I once had a colleague who said that everyone is in two businesses: their own, and show biz. He didn't go far enough. Every business is show business.

Business would be impossible without acting skills. Theater artists must take the imaginary circumstances of the script and act in a way that makes the audience believe them. Likewise, business communicators must take the features and functions of what they have to sell and induce belief in their prospects and customers.

As a business speaker, even if you believe in your idea, product, or service, you have to find the words that will imprint on the mind of the listener. And if you don't believe in what you are selling, it gets a little harder: you've got to scratch and claw your way into belief.

How? How do you hoist yourself into contagious belief? The simplest way is to rehearse. And the only scientifically proven way is to rehearse under performance-like pressure.

 

Rehearsal = Repetition

 

Through repetition, you will transfer the words from your pre-frontal cortex to your cerebellum, the part of the brain responsible for coordinating lightning-fast mental and physical tasks, like playing The Flight of the Bumble Bee by Rimsky-Korsakov on the piano.

Believe me, everyone who's learning a new piece of music knows you go slow before you go fast. When the cerebellum takes over, you are in the zone, also known as the state of flow.

 

Rehearsal = Attitude

 

Rehearsal helps you find the thoughts behind the words. Where to go slow. Where to emphasize. Where to pause.

Rehearsal helps you find the attitude, the gestures that make you feel connected with yourself and the subject. If you're not turning yourself on when you talk you're turning the audience off.

 

Rehearsal = Balancing Act

 

Here's a question for you. Which is more convincing: a speaker's emotional appeal or her reasoning? Isn't that the same as asking which blade in a pair of scissors does the cutting? You need both.

Intelligent people will dismiss conviction without clear thinking. And reasoning without an emotional investment by the speaker is busywork--boring, pedantic, and inconsequential to all. You need both--reasoning and conviction.

Reason makes them think. Emotion makes them act.

Rehearsing aloud, you acquire both. And they feed each other. You find words that bring your thoughts to life, and when your thoughts are lively, you grasp them with greater conviction and infuse them with passion. Oliver Wendell Holmes said, "Eloquence is reason set on fire." Rehearsal can help you find the reason and set it on fire.

 

Finding Time to Rehearse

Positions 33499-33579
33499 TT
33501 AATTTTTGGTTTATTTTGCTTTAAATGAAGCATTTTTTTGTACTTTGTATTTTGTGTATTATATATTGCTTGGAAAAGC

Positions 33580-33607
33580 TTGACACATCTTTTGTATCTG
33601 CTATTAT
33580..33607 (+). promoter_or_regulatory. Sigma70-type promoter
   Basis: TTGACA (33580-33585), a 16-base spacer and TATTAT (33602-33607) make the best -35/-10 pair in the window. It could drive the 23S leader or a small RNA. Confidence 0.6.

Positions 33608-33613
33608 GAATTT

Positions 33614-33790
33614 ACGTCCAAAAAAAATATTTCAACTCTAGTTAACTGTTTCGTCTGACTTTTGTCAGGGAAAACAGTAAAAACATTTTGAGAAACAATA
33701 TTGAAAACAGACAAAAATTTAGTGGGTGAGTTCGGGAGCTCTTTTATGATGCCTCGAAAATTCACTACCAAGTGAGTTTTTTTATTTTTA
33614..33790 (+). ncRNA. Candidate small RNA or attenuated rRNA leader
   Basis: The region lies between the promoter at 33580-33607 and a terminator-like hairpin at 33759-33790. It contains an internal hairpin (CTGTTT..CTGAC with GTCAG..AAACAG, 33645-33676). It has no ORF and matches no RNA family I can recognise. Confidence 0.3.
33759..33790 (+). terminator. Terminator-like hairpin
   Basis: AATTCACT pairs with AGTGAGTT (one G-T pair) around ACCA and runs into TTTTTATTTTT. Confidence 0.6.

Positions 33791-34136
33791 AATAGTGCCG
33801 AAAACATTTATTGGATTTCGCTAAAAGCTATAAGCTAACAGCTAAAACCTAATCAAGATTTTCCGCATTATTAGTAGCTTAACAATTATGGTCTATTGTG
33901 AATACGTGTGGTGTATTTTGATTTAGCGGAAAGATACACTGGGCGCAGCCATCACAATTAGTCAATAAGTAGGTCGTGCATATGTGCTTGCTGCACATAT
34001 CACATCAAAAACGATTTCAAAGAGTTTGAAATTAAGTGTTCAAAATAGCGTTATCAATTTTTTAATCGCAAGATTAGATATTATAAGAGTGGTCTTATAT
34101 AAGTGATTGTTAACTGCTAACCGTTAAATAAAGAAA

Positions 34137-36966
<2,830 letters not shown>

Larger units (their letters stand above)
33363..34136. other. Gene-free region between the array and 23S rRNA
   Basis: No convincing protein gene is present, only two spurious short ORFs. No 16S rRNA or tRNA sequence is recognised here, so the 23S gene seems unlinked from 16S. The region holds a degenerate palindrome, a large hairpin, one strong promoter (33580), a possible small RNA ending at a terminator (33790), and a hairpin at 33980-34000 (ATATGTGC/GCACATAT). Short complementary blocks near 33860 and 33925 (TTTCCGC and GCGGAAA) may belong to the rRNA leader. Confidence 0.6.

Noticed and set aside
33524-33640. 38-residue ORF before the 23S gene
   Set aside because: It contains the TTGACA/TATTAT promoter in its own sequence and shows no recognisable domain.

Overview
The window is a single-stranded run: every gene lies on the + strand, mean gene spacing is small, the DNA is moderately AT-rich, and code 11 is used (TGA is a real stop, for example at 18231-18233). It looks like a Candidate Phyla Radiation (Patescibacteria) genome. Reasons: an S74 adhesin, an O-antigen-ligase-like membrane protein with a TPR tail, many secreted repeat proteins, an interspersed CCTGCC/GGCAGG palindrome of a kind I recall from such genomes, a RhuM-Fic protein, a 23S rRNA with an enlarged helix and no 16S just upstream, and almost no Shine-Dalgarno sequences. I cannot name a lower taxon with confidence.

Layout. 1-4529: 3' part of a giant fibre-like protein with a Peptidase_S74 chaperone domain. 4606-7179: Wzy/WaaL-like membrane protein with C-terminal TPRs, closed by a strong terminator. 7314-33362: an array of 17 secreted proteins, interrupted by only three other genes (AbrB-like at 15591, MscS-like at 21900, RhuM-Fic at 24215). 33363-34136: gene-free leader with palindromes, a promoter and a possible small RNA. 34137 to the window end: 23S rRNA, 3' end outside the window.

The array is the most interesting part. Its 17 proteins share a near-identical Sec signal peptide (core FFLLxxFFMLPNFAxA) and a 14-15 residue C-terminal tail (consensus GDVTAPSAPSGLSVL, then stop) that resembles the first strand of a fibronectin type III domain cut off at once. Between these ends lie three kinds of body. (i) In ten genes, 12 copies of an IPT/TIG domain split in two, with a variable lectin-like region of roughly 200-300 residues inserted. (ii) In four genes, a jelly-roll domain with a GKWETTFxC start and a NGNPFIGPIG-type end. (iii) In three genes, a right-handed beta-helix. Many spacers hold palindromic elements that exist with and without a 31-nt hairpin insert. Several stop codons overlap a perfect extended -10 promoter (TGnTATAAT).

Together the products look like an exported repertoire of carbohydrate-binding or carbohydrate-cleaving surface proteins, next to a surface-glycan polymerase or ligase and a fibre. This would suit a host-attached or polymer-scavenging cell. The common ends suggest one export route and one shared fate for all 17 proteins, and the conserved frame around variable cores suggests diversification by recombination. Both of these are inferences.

Now, my clients are busy people, and I'm sure you're busy too. So how can you find time to rehearse?

Sitting in your office mumbling to yourself as you go over your slides may be a decent start, but the next step is to get up on your feet, project the slides, and say what you plan to say for each slide. You can do this alone.

But then you have to corral at least two people to be an audience, people who can tell you what you're doing well and what you need to change. This is where you will be tested, because you will be doing the only scientific thing we know about how to become a better communicator: rehearse under performance-like pressure.

 

Avoid Excuses

 

Here are 7 excuses why most people say they can't rehearse, and 7 snarky counter arguments that I hope will get you up on your feet to practice.

  1. No time! (He's making slides five minutes before show time, making his performance slide.)
  2. No need! (She's done the same talk a thousand times; her suit could make it, and often does.)
  3. No sense! (He thinks rehearsal makes him stale. Without it, he's cooked.)
  4. No standards! (Everybody in her company/industry is mediocre. Why should she be any different?)
  5. No ego! (He doesn't want to experience the awkwardness and vulnerability of finding his own voice, alone or in front of colleagues. Wimp!)
  6. No show! (She thinks showmanship is unprofessional, which smacks of sour grapes. She's probably afraid she doesn't have the gene.)
  7. No guts! (If he doesn't rehearse, he'll have an excuse when his talk fails.)

A good presentation can make a career. A bad one can leave you clinging to the suburbs of success for years to come. Actors get a month; we only get a few days.

Let us remember that business without show business is no business. Rehearsal makes our thinking crisper, our language more vivid, and our passion a better ally. Without rehearsal, we have no show.

If you have any sense, you'll rehearse.

Published on: Feb 18, 2016
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